Lessons Learned From Crohn’s Disease
When I look back over five decades of life, I discover that my greatest treasure trove of learning comes from the experience of having Crohn’s disease. An old adage often voiced states, “What doesn’t kill you makes you stronger.” I believe this; and also that it makes you wiser.
The first lesson I learned from Crohns was how to deal with pain. This lesson had to bang me on the head for many years before I ‘got it’. In accepting pain as a given in my life, I was able to lessen its importance, and thus reduce its impact.
Coping with the disease brought me a new depth of feeling. When my husband pushed me down the hospital corridor in a wheelchair because I was too weak to walk, we passed a diabetic woman who had no legs. I was attached to so many machines, tubes and drains that movement was out of the question, yet, in the next room the nurses unhooked machines from a patient who couldn’t be saved. Crohns put me in the hospital, where I learned compassion and gratitude.
I was 29 when I was diagnosed, and ran my life like a balance sheet for giving and receiving. It was okay to invest more than I received, but I must never run a deficit. My lengthy illness made caring for my family or myself impossible at times. It forced me to become a ‘taker’ on a large scale. This caused me considerable stress until I understood that in accepting someone else’s gift I gave them back a gift. I provided the opportunity for them to be generous, kind, reach beyond their own problems and feel good. I learned that instead of saying, “you didn’t have to” or “It wasn’t necessary” that I could ennoble their gift. That I could wrap my appreciation up in the bow of sincere words like, “The energy you saved me by bringing dinner allowed me to play with my children for an hour. Thank you.”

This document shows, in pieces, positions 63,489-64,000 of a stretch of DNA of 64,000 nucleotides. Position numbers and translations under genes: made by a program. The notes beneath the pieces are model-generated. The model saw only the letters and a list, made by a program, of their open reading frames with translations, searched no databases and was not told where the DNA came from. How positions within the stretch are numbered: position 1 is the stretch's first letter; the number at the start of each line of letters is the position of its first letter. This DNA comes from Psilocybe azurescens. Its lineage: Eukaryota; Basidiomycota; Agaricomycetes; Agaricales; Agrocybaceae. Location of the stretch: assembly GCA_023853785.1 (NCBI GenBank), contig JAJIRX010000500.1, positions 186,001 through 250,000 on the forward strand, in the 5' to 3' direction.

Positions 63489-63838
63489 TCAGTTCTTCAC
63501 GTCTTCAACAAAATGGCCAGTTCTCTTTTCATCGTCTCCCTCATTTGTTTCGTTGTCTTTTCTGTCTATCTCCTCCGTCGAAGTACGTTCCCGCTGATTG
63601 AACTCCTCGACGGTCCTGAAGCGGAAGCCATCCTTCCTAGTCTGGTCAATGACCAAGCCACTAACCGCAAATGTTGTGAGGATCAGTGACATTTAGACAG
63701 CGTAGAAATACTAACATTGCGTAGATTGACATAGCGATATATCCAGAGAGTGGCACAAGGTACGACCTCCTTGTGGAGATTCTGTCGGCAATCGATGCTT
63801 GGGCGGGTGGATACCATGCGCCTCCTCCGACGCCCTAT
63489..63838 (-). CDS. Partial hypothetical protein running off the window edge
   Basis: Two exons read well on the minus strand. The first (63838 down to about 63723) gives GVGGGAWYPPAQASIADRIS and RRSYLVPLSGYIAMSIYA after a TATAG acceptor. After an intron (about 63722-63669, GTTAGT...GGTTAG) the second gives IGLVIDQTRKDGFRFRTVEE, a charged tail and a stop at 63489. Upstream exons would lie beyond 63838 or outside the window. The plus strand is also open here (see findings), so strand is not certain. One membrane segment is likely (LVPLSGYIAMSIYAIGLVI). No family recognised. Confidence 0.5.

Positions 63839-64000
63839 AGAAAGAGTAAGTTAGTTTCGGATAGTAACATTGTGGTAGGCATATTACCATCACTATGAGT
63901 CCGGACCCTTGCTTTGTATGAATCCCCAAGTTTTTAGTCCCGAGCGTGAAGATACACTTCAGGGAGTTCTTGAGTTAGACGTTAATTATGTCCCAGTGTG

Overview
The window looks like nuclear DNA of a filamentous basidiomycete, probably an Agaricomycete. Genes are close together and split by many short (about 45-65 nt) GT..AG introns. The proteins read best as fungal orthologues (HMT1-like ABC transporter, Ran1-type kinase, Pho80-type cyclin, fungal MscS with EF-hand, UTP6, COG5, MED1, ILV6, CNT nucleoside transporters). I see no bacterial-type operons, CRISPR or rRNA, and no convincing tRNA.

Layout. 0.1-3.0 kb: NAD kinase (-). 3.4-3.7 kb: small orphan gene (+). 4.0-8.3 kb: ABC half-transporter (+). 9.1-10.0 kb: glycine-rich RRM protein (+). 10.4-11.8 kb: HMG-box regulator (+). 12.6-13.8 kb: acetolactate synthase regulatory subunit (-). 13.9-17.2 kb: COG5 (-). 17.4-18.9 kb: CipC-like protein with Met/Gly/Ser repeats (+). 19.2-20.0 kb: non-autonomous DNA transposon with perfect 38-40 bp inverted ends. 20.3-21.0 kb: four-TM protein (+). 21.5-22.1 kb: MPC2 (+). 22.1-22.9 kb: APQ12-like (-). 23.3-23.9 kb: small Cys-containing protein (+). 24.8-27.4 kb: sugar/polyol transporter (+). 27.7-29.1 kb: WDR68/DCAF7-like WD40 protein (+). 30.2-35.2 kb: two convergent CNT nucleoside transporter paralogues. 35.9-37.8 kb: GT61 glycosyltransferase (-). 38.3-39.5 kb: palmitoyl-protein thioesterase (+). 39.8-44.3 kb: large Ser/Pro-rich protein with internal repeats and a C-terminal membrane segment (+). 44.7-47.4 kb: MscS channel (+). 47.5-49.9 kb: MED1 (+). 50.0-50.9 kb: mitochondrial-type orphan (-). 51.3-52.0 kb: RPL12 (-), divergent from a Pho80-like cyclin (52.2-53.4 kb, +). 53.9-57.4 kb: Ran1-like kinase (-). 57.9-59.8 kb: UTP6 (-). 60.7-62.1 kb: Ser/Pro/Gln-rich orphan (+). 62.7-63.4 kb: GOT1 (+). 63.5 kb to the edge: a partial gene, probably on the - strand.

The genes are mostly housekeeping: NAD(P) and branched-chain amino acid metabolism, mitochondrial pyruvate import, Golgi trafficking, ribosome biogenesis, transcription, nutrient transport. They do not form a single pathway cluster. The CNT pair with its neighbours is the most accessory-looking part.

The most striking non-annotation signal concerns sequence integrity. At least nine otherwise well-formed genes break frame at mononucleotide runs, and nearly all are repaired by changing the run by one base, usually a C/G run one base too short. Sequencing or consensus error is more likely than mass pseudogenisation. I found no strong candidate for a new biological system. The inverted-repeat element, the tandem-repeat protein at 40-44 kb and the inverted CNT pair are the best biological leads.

I learned early that if I couldn’t walk in someone’s moccasins I could at least try them on. I gained a new respect for all hospital employees. In the long waits for test, I learned patience. In coping with the mistakes of doctors and nurses I learned tolerance. And I came to see that I didn’t improve a situation by being negative, complaining or whining. Crohn’s forced me to grow up.
I witnessed the true meaning of keeping a marriage vow, as my husband followed me into hell. Though he often teased my mother with, “if I knew she was in this bad of shape I’d have bought a warranty,” my husband suffered terribly, as men do, who feel helpless. Yet, he stayed through sickness as well as health.
Crohns also introduced me to a few new philosophies and strengthened some beliefs I already held. I received the proverbial second chance at life and learned each moment is precious – not to be sullied or wasted. I learned that out of every difficult situation comes good and that we recognize the good at some point during or following our travail. Just as the difficulty spreads wide to encompass many people, so does the good – often it is great good with immeasurable results. The changes in our life molded our children into strong, independent, adults.
I learned that “man really is an island”. Granted I could reach across the water that surrounded me to ask for help and often even hold the hand extended, but in the end, when it came to life and death decisions, I made them alone. I said, “Yes I’ll have the surgery” or “No I won’t allow you to give me that treatment”. Only one hand can throw the dice of life and death.
Experiencing Crohn’s disease taught me a great deal about the disease and coping with illness of any kind. It motivated me to interview many people living with invisible diseases, and to write a book about the commonalities of their experiences.* These people handed me many practical tools for living ‘well’ with chronic disease.
I proved to myself over years of hospitalization and experimenting with wellness that humans are potentially self-healing by design. So it is up to me to create the balance of mind, body, spirit that allows me to heal. With these beliefs as an intellectual springboard, I created the lifestyle that best allows me to honor them. We built our home by the river. I do the work I love. I actively seek the solitude and quiet that I know will keep me in balance.
Crohn’s disease appeared like a terrorist, inducing fear. In fighting the fear with love, I grew and flourished – body, mind and spirit. I broke free of its cruel death grip with a will to survive that amazes me to this day. Occasionally, my illness attacks again and I struggle to defeat it. But I do so now with deliberation rather than rage; because I am certain this fierce combatant still has more to teach me.
*The book, Chronic Challenge, will be published by chapters in this blog later this year.